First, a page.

‘Solve for One, Extend to Many’ – Let’s #hackcess education for ALN/SEND

Anything that can help improve equity of access is really important to me and my team. One of my lecturers on my PGCE would always challenge us by saying ‘you can’t do it, YET’, if things were a bit tough. Her words have stuck with me ever since.

One area where I see huge potential to support learners in new ways is through the use of technology. At this point, I should add that I am grateful to work with many talented people who share my desire to want to be part of change and look for new opportunities.

Simon Senik states we, should start with, ‘why?’ For me, it’s more of why not? Why not collaborate, share ideas, try new ways of working.


I am a big believer in universal design. If we design well and with accessibility in mind we allow access for all at source, we need to make less adjustments because they have been considered already. If you haven’t already thought about this, I thoroughly recommend the below as a starting point about how accessibility should be at the heart of every design process.


Now, before we get into the five, this list is nowhere near exhaustive. Every week another piece of software or App is released which I think could have an impact on teaching, learning or support for learners.

I hopeful you find the below useful.

5 +1 to follow on    twitter-icon

1. Hector Minto – Assistive Technologist at Microsoft – @hminto

2. Jenny Lay-Flurrie – Chief Accessibility Officer at Microsoft – @jennylayfluffy

3. Saqib Shaikh – Software Engineer at Microsoft – @saqibs

4. Mike Tholfsen -Product Manager at Microsoft – @mtholfsen

5. Ian Fordham -Director of Education at Microsoft UK – @ianfordham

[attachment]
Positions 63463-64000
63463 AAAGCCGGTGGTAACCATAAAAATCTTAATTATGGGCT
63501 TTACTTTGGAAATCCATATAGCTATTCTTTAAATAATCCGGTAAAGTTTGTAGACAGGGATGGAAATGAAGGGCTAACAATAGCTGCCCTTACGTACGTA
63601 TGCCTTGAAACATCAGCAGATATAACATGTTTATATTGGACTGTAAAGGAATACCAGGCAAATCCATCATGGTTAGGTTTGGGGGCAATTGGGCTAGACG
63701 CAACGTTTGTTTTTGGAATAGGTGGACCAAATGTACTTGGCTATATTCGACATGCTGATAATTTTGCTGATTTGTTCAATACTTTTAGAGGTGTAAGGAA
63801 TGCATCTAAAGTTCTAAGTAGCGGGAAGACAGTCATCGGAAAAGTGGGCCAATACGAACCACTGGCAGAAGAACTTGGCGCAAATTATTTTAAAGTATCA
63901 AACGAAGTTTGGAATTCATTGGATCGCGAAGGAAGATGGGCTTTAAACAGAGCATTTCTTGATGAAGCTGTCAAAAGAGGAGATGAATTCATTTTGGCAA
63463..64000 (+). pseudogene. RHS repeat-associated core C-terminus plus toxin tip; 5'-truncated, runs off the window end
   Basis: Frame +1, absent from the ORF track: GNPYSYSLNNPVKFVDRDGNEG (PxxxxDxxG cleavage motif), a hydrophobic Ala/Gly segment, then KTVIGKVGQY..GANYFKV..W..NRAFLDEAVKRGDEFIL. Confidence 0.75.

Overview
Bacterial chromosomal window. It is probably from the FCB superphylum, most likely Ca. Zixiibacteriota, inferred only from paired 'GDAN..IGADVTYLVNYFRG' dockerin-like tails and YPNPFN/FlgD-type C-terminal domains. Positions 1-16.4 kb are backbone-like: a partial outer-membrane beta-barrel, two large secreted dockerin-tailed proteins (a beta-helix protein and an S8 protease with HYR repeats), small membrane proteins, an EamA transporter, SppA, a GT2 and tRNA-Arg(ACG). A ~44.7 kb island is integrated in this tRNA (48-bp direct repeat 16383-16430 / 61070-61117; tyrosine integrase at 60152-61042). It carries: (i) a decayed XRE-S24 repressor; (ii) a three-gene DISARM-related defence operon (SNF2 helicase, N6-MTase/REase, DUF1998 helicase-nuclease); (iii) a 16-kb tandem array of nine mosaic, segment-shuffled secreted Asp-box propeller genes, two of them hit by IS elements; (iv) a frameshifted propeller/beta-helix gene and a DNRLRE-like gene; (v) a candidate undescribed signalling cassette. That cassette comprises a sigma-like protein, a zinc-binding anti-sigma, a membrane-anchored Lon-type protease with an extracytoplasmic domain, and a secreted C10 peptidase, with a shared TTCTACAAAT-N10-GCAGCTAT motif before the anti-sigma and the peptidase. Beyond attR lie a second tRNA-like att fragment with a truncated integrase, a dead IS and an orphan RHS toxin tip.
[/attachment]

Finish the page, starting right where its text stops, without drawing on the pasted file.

Bonus – Paul ‘Lanny’ Watkins – Teacher at Bae Baglan school all-round nice chap – @Lanny_Watkins

1. Microsoft Translator










Available across Apple, Android and Windows this app has an amazing amount of potential. I was so impressed by its ease and user experience that my team are working on a supported learning experiment using the PowerPoint plugin (more on this shortly) and an android tablet to support a learner.

Not only does it offer live language translation via its app into over 50 languages (text and voice), translate text using the camera on your device and allow numerous participants to join the translation in a virtual room, it has a PowerPoint add-in which will scan your Deck and using the AI will provide live subtitles!


  1. Allows D/deaf HI learners to view live translation of what the teacher/lecturer is saying.
  2. You can download the transcript of the end of the lesson, this could be stored in a learners notes.
  3. Easy to use for teachers and learners – available across multiple devices
  4. Downloadable PowerPoint plug in.
  5. Useful for meetings, annual reviews or communication with parents/carers with EAL.
  6. Free!
  7. Can be used in an App or in a Browser

Downloads and More Information




2. Seeing AI

seeing ai seeing ai iphone

Seeing AI has the potential to be a truly wonderful application. Using AI, the app turns what it sees via the camera into an audio description for the learner. So far it has had over 100,000 downloads and helped with over 3 million tasks, quite impressive! It continues to be developed and new features added all the time.


  1. Allows blind/ learners with a VI to access the world around them through narration.